Growers play vital role in UF/IFAS organic strawberry study

Strawberries.  UF/IFAS Photo by Marisol Amador.

This UF/IFAS file photo shows Florida-grown strawberries.

GAINESVILLE, Fla. – After the first year of a University of Florida study to try to develop new organic strawberry production systems, growers are playing a critical role in setting priorities for the research project’s future.

The study stemmed from several issues strawberry growers face. Rising costs of production and increased imports of strawberries threaten the sustainability of the Florida strawberry industry, one of two major production regions in the nation. Demand for organic strawberries is growing and brings a price premium for growers who can master the art and science of organic strawberry production.

Organic and conventional growers assessed parts of the first year of research, said Mickie Swisher, associate professor of sustainable agriculture in UF’s Department of Family, Youth and Community Sciences and a member of the Institute of Food and Agricultural Sciences.

Two assessments were done at the UF/IFAS Plant Science Research and Education Unit in Citra, Florida and at a farm in Plant City, Florida. The third assessment relied on posters with pictures and data and was collected by the Florida Certified Organic Growers and Consumers, Inc. (FOG) at the Southern Sustainable Agriculture Working Group conference in Mobile, Alabama.

UF researchers are working with scientists from North Carolina A&T, FOG and Driscoll Strawberry Associates Inc. They’re trying to help growers who want to gain a foothold in the organic market, Swisher said.

The research teams, funded by a grant from the Walmart Foundation and administered by the University of Arkansas System Division of Agriculture Center for Agricultural and Rural Sustainability, are trying to develop new organic strawberry production systems.

Rather than focusing on isolated problems, such as weed management, the UF teams worked with growers and industry leaders to develop solutions to growers’ most critical needs.

The result is a research project that combines cultivar selection, soil and weed management, pest management and evaluation of consumer preferences, Swisher said. Two types of systems were tested, one in open fields and one in a high tunnel. This approach allows researchers to answer the kinds of questions that organic and conventional growers commonly face about how a change in one component of a farming system will affect other elements.

Growers spent up to an hour making observations in field assessments. They started by considering how well the four cover crops that were tested suppressed weeds. Then they examined how eight strawberry cultivars performed in the field, focusing on plant vigor, fruit production, and disease and pest resistance, Swisher said. These advisers pooled their observations to make four recommendations for future research priorities to the research team.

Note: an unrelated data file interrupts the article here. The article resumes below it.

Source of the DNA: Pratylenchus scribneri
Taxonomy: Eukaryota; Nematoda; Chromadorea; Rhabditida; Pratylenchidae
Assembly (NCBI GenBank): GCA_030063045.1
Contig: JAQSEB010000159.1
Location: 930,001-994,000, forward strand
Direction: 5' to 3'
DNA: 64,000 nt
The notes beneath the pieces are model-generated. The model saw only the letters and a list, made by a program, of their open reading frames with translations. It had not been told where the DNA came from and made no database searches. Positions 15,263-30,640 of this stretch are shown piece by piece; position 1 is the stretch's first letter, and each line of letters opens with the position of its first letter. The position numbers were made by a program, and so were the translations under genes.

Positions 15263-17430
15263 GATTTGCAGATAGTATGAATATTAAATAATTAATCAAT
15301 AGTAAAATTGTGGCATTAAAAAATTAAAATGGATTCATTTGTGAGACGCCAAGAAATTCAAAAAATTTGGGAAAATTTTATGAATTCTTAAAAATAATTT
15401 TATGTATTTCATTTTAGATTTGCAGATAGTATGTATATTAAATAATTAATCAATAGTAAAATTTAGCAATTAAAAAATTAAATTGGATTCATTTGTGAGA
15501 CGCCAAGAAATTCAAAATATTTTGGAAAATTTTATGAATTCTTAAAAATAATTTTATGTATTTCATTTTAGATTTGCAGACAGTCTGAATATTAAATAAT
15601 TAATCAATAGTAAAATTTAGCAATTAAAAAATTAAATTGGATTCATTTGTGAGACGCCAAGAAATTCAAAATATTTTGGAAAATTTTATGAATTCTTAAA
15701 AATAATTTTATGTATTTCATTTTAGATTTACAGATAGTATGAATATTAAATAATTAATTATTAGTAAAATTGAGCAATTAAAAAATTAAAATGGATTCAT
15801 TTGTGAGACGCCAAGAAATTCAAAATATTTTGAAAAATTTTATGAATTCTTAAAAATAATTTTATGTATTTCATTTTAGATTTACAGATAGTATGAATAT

One priority will be to use cover crops to suppress weeds and nematodes and improve soil health, but the practice can be costly because of the added cost of buying and planting seed for the cover crop. Growers suggested trying some cover crops, like pearl millet, that would give the grower a chance to harvest and sell the seed or grain to offset the cost.

Growers also want to know more about the effects of cover crops on the soil. A key priority was to know how much of the strawberry’s fertilizer requirements can be met by nutrients released when the cover crops are plowed in and decayed.

They also want to know more about the interactions between cover crops, strawberry cultivars and disease and insect and mite pests. They pointed out that the incidence of diseases and pests varied between the open field and high-tunnel systems, opening up more questions about the differences in the two systems.

Growers also have asked the researchers to develop economic models of the costs of production, yield, and net return for each combination of cover crop and strawberry cultivar.

Answering the new questions raised by growers is essential to developing sustainable and organic strawberry production systems. Carlene Chase, the research team’s leader, has indicated that the team is already planning next year’s research program, incorporating all of these critical recommendations.


Writer: Brad Buck, 352-294-3303,

Contact: Mickie Swisher, 352-273-3538,


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Posted: May 21, 2014

Category: Agriculture, Crops, Pests & Disease, UF/IFAS
Tags: Carlene Chase, Organic, Strawberries

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